At the end of this speech, Matthew, my husband, is shaking his head and giving me the look that says, where did I get you-Mars?, and my children are staring at me in a daze, terrified of they don't know what, because they've forgotten what I've told them not to do in the first place.
They do have one question, though.
"What's passing out?" asks Ana.
"Well..." I begin but Matthew practically burns me with a look that reminds me I've already performed my motherly duty. So I just smile at them and say, "Never mind. Now run along and play, you little monkeys!"
Then I turn to Matthew and shrug as I tell him, "I know, I know. I always say too much."
But maybe that's because I think too much. For instance, if I find a pair of scissors on the floor, I don't just think, Ooooh, that's not safe. Better put those away. No, a whole scene of the tragedy that might occur if my preschooler got a hold of those plays out in my mind. I can see her discovering them while I'm, say, in the bathroom reading the newspaper or something. "What nice sharp blades you have, scissors!" she might say before she runs around with them, laughing maniacally, opening and closing the blades with gusto like some midget Edward Scissorhands.
No pens, pencils, knives or scissors, I think as I pick up the scissors, passing my hand before my eyes, and put them away with a shudder.
Matthew, of course, is the one who left them on the floor in the first place. There are no mini-tragedies playing in his head. And he can simply say to the kids when necessary, "No, you're not doing that." or "No, you can't play with that. It's dangerous!" If they ask him why, he simply responds with the classic, "Because I told you so!"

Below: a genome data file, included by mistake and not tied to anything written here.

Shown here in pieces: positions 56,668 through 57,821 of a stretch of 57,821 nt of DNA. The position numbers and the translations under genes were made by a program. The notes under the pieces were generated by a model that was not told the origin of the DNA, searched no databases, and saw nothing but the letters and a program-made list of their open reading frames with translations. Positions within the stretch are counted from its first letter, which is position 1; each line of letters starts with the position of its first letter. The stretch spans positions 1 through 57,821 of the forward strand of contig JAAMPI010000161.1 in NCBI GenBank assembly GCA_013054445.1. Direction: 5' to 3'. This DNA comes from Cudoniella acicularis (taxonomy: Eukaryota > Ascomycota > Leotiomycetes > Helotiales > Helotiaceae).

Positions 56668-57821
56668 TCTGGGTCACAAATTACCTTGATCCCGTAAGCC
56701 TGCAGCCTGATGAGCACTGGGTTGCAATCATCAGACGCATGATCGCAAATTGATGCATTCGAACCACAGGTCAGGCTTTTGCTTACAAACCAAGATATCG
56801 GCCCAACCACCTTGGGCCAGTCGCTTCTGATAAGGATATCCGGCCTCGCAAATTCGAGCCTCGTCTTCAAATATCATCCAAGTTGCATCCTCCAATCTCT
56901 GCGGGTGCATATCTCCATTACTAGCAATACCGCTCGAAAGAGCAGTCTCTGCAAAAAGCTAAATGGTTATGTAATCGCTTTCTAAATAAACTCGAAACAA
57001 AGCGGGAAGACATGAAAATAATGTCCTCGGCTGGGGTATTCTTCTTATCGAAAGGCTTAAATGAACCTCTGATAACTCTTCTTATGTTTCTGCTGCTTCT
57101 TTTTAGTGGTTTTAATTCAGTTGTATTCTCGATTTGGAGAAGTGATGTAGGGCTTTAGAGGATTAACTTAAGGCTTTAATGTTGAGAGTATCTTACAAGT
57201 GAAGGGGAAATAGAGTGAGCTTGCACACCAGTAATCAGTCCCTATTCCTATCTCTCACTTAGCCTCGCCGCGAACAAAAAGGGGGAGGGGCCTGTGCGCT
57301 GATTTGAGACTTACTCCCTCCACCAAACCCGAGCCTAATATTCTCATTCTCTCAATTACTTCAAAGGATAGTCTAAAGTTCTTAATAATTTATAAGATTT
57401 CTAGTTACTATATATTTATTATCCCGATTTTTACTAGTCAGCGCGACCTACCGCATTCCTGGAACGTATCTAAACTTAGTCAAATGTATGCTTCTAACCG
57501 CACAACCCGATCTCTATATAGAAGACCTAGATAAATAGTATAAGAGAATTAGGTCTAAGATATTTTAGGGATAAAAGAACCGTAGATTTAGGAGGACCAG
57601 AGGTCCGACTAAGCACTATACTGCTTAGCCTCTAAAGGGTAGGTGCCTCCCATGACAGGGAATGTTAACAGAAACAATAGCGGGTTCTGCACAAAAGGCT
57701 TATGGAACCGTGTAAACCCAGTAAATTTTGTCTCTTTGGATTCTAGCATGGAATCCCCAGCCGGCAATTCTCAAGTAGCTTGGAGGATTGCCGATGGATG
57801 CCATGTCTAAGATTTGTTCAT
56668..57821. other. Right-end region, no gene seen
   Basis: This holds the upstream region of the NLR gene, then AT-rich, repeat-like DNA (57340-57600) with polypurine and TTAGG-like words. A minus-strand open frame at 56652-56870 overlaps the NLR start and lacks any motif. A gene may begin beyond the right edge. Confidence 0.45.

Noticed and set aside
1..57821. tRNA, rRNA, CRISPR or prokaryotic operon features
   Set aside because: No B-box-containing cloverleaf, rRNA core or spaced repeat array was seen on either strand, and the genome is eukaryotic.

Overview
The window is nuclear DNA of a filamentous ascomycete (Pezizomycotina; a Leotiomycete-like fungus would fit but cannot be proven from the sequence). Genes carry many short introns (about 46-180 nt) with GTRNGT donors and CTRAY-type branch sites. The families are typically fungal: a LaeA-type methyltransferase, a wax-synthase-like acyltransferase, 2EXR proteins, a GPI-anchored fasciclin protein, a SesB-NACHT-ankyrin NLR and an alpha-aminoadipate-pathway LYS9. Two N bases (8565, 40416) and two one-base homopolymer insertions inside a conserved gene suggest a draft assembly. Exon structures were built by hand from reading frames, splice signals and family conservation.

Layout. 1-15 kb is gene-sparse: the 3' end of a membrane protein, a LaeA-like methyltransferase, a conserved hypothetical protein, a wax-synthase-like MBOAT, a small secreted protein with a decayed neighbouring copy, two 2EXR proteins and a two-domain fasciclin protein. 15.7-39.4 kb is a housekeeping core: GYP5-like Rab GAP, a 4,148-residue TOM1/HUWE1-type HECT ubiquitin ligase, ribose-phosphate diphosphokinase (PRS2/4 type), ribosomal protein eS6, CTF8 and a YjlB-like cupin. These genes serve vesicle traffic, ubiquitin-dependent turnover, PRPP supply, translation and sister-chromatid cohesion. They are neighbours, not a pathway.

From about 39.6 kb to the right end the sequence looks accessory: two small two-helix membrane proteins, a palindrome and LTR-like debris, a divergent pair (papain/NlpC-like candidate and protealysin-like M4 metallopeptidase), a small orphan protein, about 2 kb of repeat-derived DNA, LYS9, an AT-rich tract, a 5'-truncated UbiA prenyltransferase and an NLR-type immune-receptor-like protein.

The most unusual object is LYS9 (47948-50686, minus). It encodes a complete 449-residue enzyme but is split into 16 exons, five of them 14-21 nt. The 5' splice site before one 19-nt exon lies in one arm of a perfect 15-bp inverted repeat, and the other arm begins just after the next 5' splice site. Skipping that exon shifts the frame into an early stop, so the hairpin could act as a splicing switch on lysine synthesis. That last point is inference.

But I don't know where to stop. And if they ask me why, I'm likely to give them a gruesome, full-bodied answer, and this doesn't just apply to questions concerning their own safety.
Not long ago, Berto brought me my book on ancient Egypt and pointed to a picture of a mummy.
"How did they make mummies?' he asked.
I stared at the picture. I understand his fascination. But what to say, what to say? It never occurs to me to lie and say, "I really don't know son. I believe it was a complicated and mysterious process-which nobody does nowadays, so don't you worry!"
"You really don't want to know," I say instead.
"Oh, come on. Tell me, Mama. Come on!"
"Well...alright then." I laugh and make room for him on the couch so we can enjoy a long cozy chat about mummification. "Okay, first they took a long metal hook which they inserted into the nose of the dearly departed, and then......"
The other day I saw the kids playing with a splintery old board. They had it propped on their playset, using it as a see-saw. Then they leaned it on the slide, so they could scamper up to the fort.
I walked outside. "Hey, hey, hey!" I yelled. "You get that board off there right now!"
"Why?" said Berto. "It doesn't have any nails."
"Yes, it does," I answered. "And they're old and rusty, too. Do you want a tetanus shot?"
"What's a tetanus shot?" he asked nervously.
"It's a shot, and it hurts," I said in brilliant explanation. "You have to get it when a rusty old nail goes through your foot, and the needle they give it with is, like, a quarter inch thick. Last time I got one, I passed out. Then I went home, and I passed out again. My arm hurt for days. I ran a fever, too."
Berto looked at the board, finally spotted the nails, and pitched it over the slide as if it were on fire.
I nodded my head in approval and went back inside. Another successful warning given, another tragedy averted. But next time I should think about cautioning them with a story that doesn't involve passing out in excruciating pain. I should tell them about stitches, perhaps.